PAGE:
Today’s irons are packed with game improvement technology to genuinely improve your play and enjoyment of the game. Irons of the past were predominantly forged or blade style irons which offered little forgiveness and left the beginner or high handicap golfer frustrated as they were unable to strike the ball consistently. Now the vast majority of iron sets on the market are cavity back or “game improvement” that make the game of golf more enjoyable for all skill levels. Here is a little more about the technology and design enhancements that changed irons as we know them today.
The scooped appearance (cavity back) of game improvement irons is due to the desire to accomplish a perimeter weighting design. This is done by placing most of the weight of the club as close to the edges as possible. The impact of this weighting is that the club will not twist as much on off-center strikes. As a result, poorly struck shots will still tend to fly farther and straighter making your overall game more consistent.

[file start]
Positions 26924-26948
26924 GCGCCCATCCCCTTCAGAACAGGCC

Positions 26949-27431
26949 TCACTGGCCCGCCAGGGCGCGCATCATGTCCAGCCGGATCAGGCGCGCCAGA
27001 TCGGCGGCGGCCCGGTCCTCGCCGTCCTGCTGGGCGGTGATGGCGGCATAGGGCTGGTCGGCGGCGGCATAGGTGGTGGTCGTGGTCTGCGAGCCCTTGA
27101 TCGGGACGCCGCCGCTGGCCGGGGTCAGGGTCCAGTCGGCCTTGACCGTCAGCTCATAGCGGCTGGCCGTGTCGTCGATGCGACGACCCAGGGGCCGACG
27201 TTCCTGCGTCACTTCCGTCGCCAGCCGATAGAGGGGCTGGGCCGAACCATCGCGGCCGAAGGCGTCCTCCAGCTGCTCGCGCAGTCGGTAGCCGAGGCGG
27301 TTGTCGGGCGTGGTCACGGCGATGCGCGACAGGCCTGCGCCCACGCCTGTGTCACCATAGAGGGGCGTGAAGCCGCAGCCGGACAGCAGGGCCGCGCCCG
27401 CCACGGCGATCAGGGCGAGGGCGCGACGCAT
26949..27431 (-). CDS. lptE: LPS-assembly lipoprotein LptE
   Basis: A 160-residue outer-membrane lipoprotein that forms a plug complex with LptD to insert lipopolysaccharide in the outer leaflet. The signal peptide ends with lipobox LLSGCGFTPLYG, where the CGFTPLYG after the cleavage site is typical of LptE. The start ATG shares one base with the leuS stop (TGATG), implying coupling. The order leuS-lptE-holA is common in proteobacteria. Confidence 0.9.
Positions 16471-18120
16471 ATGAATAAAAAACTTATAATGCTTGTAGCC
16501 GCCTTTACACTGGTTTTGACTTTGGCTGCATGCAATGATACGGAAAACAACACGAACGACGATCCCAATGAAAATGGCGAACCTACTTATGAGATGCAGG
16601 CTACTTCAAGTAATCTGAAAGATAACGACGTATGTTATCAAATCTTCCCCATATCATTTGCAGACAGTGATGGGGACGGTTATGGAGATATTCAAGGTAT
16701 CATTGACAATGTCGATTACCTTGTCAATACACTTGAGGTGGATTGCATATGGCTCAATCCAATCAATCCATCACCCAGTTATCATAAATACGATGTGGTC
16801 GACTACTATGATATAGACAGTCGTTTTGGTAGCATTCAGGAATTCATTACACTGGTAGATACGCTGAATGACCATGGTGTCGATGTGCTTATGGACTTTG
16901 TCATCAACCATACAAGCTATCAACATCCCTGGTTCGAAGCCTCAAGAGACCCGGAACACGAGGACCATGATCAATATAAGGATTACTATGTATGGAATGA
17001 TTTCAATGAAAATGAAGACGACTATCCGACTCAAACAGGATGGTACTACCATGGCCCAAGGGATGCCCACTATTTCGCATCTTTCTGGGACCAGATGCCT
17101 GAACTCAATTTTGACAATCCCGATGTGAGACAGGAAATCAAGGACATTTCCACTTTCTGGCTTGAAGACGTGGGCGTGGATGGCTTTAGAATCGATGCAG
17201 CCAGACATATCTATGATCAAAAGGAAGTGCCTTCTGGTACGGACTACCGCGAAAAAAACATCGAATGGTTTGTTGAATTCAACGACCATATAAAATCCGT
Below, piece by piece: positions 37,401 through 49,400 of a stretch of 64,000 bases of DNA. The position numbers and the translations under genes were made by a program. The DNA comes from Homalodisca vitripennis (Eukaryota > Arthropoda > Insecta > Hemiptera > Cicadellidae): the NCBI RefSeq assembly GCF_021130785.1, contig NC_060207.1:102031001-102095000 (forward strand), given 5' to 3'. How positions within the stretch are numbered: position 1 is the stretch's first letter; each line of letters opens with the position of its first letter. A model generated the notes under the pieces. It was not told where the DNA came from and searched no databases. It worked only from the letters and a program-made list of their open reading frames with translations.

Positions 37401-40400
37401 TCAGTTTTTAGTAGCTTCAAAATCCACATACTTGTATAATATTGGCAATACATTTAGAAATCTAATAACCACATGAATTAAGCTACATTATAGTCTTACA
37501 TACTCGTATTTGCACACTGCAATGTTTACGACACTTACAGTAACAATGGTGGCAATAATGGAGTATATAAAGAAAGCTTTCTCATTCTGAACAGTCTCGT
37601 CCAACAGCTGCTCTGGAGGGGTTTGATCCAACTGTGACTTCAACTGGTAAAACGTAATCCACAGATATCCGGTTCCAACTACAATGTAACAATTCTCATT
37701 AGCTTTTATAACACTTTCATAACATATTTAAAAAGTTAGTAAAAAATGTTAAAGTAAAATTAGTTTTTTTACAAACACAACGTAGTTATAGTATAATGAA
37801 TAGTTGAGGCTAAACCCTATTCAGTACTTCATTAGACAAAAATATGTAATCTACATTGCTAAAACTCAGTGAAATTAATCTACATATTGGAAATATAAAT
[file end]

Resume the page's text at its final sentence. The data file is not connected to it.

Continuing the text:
Since many players with higher handicaps have significant difficulty with striking the ball consistently, their choice to utilize these irons is an easy one. The larger effective hitting area and the forgiveness of the club itself are the most important reason that these irons have earned the moniker, game improvement irons.
Lower Center of Gravity
Along with moving the weight to the perimeter of the club, most game improvement irons also move a great deal of the club’s weight to the bottom, or sole, or the club. This lowers the center of gravity of the iron, which can significantly increase the ability of a golfer to hit the ball on a high trajectory. This higher launch angle allows a golfer to clear hazards effectively, and also to land the ball softly on the green. This is particularly true with the long irons, typically the 3-5 iron, which are notoriously difficult clubs for high handicap golfers.
Along with these other design choices, many game improvement irons are simply larger than their counterparts. This adds even more forgiveness on off-center strikes, and also has the effect of making the optimum strike point on the club face larger (read more about this). Of course, all of these design choices also decrease the ability for an expert golfer to add shape and trajectory adjustments to their shot.
All game improvement irons, but especially those with exaggerated faces, tend to have larger top lines as well. This is an aid for high handicap golfers to help their alignment at address. Often, the thin line of a forged blade is more difficult to line up.